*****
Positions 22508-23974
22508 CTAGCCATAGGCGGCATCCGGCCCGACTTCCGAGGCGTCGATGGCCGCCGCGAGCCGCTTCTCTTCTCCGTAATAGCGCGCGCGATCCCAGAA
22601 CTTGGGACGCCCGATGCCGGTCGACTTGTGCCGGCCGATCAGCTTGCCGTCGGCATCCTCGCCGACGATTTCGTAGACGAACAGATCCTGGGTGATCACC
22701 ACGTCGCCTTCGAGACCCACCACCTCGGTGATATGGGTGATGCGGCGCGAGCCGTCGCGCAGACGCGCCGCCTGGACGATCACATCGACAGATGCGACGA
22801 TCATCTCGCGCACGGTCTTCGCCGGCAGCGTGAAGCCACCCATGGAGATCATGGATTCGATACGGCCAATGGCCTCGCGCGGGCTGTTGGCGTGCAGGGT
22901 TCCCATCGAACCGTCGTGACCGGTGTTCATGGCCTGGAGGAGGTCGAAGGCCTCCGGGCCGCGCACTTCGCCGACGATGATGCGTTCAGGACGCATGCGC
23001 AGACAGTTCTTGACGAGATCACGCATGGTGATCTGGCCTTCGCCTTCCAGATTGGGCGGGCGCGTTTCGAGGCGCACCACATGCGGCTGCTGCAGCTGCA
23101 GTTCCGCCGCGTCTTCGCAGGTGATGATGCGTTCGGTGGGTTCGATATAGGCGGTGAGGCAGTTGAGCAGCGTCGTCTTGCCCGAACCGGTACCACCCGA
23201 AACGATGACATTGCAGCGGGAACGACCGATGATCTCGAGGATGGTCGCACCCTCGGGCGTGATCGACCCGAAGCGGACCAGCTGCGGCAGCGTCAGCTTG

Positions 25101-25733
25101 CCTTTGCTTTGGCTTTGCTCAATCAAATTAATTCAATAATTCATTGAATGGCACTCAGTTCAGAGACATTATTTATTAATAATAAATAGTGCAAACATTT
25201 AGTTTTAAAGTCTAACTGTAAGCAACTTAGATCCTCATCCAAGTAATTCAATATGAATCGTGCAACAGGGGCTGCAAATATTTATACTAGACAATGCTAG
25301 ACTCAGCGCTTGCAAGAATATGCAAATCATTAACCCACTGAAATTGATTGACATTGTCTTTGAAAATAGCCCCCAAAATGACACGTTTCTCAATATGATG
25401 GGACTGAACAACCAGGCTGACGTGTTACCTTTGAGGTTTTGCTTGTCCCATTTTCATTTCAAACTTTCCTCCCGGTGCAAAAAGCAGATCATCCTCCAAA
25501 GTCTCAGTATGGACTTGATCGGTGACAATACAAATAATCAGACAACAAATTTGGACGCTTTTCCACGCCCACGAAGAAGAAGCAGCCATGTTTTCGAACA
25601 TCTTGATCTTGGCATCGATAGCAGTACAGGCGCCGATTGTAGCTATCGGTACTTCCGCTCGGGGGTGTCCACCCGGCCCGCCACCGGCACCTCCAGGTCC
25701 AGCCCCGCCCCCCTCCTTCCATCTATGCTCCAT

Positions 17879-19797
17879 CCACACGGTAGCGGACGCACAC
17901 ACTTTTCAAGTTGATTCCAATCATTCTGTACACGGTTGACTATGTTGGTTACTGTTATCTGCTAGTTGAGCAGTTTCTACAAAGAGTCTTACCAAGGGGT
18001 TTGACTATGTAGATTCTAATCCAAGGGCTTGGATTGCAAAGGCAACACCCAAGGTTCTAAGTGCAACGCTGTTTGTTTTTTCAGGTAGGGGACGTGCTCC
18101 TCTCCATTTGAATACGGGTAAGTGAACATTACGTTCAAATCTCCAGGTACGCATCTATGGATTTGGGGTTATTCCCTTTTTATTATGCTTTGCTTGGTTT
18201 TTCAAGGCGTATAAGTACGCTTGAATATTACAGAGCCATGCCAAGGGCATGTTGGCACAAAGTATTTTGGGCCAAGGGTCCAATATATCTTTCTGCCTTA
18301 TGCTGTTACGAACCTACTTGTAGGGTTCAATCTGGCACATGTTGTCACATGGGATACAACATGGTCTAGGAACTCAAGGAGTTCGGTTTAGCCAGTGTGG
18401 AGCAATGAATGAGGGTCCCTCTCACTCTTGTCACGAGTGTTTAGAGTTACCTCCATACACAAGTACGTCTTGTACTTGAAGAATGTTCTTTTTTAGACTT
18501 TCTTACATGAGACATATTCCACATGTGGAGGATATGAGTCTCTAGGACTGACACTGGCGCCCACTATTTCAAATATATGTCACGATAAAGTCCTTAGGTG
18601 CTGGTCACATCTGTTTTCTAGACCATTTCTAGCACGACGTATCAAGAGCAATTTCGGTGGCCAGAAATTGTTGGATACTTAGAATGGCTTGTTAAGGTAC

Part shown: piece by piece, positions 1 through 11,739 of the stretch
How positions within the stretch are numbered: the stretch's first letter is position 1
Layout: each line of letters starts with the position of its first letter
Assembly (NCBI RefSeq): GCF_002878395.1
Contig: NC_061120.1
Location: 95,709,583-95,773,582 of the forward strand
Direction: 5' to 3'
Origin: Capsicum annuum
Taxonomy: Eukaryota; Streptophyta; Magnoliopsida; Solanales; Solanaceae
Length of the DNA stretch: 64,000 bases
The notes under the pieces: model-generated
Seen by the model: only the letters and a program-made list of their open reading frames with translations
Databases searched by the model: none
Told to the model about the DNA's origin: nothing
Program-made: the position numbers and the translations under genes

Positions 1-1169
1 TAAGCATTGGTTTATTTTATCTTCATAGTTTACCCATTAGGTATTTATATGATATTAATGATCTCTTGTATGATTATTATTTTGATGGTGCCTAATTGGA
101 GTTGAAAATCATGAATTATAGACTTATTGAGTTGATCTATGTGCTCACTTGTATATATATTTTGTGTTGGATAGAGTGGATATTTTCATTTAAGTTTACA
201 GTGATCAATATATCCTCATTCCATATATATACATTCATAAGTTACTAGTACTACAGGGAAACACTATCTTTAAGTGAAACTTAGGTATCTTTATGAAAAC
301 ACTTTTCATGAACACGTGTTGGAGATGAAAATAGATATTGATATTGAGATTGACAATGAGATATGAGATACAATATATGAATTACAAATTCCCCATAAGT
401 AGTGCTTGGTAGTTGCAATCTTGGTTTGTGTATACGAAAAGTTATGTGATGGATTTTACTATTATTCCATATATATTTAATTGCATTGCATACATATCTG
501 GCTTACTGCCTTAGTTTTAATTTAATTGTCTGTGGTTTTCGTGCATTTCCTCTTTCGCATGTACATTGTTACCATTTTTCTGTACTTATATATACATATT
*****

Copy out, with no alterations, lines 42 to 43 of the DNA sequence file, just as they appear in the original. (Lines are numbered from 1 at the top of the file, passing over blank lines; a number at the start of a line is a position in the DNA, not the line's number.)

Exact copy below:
Program-made: the position numbers and the translations under genes

Positions 1-1169